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Newsletter: Recipes and ideas for Mardi Gras 🥳 and Pancake Day 🥞

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 Getting into the carnival spirit for Mardi Gras

In the Christian calendar Ash Wednesday signals the start of Lent, and the fast that precedes Easter. This year it falls on February 22. The day before, Tuesday February 21, is Shrove Tuesday, or Mardi Gras (Fat Tuesday) – the feast before the fast. This is celebrated with rich and sweet foods, ostensibly to use up some of those ingredients before they are put away for the duration. But it is also a chance to indulge before the period of abstinence and reflection.
Mardi Gras is traditionally celebrated with a carnival, with suitably indulgent foods to match. Try Mardi Gras Pudding with Caramel Brandy Sauce, or take a look at our collection of Recipes for Mardi Gras, or this collection of Bites from The Big Easy. For a proper feast try Leah Chase’s Oyster Po-Boy, with a side of Mardi-Gras Slaw, and Bananas Foster for dessert. Happy Mardi Gras all!
Pictured above: Mardis Gras Doughnuts from Kaffeehaus by Rick Rodgers

Grab that frying pan and get set for Pancake Day!

In Britain and Ireland Shrove Tuesday pancakes are so much part of the celebrations that the term Pancake Day is ubiquitous. Lemon juice and sugar are the traditional accompaniments, but the simplicity of a basic pancake lends itself to all sorts of treatments and toppings, sweet or savory. Try Crêpes Cherry Jubilee, Buckwheat Crêpes with Smoked Salmon, or any of the recipes in our Creative Pancakes and Crêpes collection.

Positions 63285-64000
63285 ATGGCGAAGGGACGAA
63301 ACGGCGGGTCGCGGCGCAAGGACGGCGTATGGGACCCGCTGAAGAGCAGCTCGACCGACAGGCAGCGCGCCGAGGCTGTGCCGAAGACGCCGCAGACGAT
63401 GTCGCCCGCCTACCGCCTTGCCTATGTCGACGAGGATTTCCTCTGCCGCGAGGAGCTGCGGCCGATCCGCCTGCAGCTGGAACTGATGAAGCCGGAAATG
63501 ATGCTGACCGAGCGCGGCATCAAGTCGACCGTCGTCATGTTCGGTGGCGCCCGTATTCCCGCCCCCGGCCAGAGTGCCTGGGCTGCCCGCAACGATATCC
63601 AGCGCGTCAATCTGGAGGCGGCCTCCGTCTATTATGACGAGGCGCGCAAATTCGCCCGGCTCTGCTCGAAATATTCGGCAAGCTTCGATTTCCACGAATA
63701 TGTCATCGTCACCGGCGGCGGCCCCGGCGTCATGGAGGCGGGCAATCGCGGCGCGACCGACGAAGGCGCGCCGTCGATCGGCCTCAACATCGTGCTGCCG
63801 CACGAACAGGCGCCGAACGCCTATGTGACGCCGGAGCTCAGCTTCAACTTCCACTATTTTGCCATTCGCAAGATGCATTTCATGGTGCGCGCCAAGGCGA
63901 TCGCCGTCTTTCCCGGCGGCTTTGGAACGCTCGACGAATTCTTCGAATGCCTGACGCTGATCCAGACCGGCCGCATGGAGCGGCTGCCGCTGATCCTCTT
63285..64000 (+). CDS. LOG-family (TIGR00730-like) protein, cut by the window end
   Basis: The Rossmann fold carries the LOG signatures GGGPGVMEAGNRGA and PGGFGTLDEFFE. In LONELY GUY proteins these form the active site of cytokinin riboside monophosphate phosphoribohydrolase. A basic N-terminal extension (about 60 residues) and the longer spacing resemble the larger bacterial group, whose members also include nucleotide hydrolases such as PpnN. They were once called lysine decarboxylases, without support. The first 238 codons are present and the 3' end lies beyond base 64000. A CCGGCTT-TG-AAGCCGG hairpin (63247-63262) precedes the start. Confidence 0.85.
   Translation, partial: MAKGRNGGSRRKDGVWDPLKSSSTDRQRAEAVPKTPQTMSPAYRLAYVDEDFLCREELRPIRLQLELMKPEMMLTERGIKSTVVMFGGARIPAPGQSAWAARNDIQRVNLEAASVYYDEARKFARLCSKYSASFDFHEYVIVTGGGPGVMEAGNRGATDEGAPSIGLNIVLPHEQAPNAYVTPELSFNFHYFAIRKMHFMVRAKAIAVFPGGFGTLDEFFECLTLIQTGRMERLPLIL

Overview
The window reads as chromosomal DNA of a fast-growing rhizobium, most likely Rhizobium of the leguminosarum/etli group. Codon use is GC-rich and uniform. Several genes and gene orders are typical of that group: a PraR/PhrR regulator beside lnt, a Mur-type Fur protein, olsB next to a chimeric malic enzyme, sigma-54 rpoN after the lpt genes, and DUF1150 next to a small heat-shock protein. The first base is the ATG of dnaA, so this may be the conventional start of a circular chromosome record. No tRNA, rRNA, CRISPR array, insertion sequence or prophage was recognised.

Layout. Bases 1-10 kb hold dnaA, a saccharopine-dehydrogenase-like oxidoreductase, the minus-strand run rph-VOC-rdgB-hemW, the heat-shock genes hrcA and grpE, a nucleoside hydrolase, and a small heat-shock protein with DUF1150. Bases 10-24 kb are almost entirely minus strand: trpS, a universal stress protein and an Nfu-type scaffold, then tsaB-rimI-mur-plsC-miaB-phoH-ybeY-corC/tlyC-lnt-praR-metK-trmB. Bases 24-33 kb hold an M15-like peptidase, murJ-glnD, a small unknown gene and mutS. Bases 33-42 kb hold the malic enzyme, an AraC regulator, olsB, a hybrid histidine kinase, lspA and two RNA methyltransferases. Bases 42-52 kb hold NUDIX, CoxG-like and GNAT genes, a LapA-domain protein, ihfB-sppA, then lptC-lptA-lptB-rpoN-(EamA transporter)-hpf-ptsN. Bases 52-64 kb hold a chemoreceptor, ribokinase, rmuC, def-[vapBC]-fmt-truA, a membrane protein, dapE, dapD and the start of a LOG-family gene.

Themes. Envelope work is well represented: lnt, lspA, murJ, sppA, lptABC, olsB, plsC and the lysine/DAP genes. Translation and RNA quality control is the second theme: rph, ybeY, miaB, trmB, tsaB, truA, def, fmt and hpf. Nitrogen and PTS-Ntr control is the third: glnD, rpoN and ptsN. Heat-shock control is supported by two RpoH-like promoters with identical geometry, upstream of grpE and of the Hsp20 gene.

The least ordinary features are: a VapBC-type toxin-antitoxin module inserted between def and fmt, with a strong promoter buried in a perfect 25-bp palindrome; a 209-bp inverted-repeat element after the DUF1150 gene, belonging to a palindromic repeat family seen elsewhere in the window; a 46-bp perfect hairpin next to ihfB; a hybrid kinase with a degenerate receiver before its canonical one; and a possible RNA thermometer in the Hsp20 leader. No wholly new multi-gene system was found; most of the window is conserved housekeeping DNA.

There is no reason why you shouldn’t join in the pancake flipping if you are vegan, the collection contains a number of recipes for you. And if you are on a gluten-free diet take a look at our Gluten-Free Pancakes collection. A batch of the Bluebird Bakery’s Sunday Morning Pancakes looks very tempting.
Find 340 pancake breakfasts

Consuming passions: Doubanjiang

Beijing-based historian Thomas DuBois has made the vast diversity of China’s food traditions his area of specialist study, and has an upcoming book on the history of food in China. In our latest feature he documents his Consuming Passion: Doubanjiang. The base flavor of Sichuan cuisine, he charts the rich tradition, creation, and culinary use of this complex, hot and salty, fermented bean paste. It adds its fiery, savory depth to traditional dishes such as Yan-Kit So’s Shredded Pork with Fish-Fragrant Sauce.
But DuBois also tells us just what a difference it can make to a great global range of dishes, such as this Chickpea and Cauliflower Tagine. This is a must read for further understanding of the range of fermented bean pastes and sauces, and includes great cooking and tasting tips.

What to eat now: savoy cabbage

There are a great many varieties of cabbage, each lending themselves to varied culinary use. Savoy cabbage, a winter variety with wrinkled leaves and a loose head, is one of the finest brassicas to eat when cooked. The leaves have a delicate flavor and texture, and are full of goodness.
Try them simply steamed with a few cumin seeds and then drizzled with olive oil. Make some nourishing Rambasici - Stuffed Savoy Cabbage Bundles, or let the heat of the oven do its best with this Savoy Cabbage, Mushroom and Blue Cheese Polenta Bake.

For these and 10 other recipes see our 12 Ways with Savoy Cabbage collection.

6 of the best donuts

While getting into the spirit of Mardi Gras, beignets and donuts are not only traditional, but a party right there in the eating. Here are six of the best.

Paczki Jelly Doughnuts

from 52 Weeks 52 Sweets by Vedika Luthra

Raspberry Doughnut Brioche Buns

from Bad Girl Bakery by Jeni Iannetta

S’mores Doughnuts

from The Doughnut Cookbook by the Williams Sonoma Test Kitchen

A Couple of Doughnuts

from The Dessert Architect by Robert Wemischner

Double-Dipped Chocolate Donuts

from Donuts by Elinor Klivans

Dulce de Leche Doughnuts

from Sex & Drugs & Sausage Rolls by Graham Garrett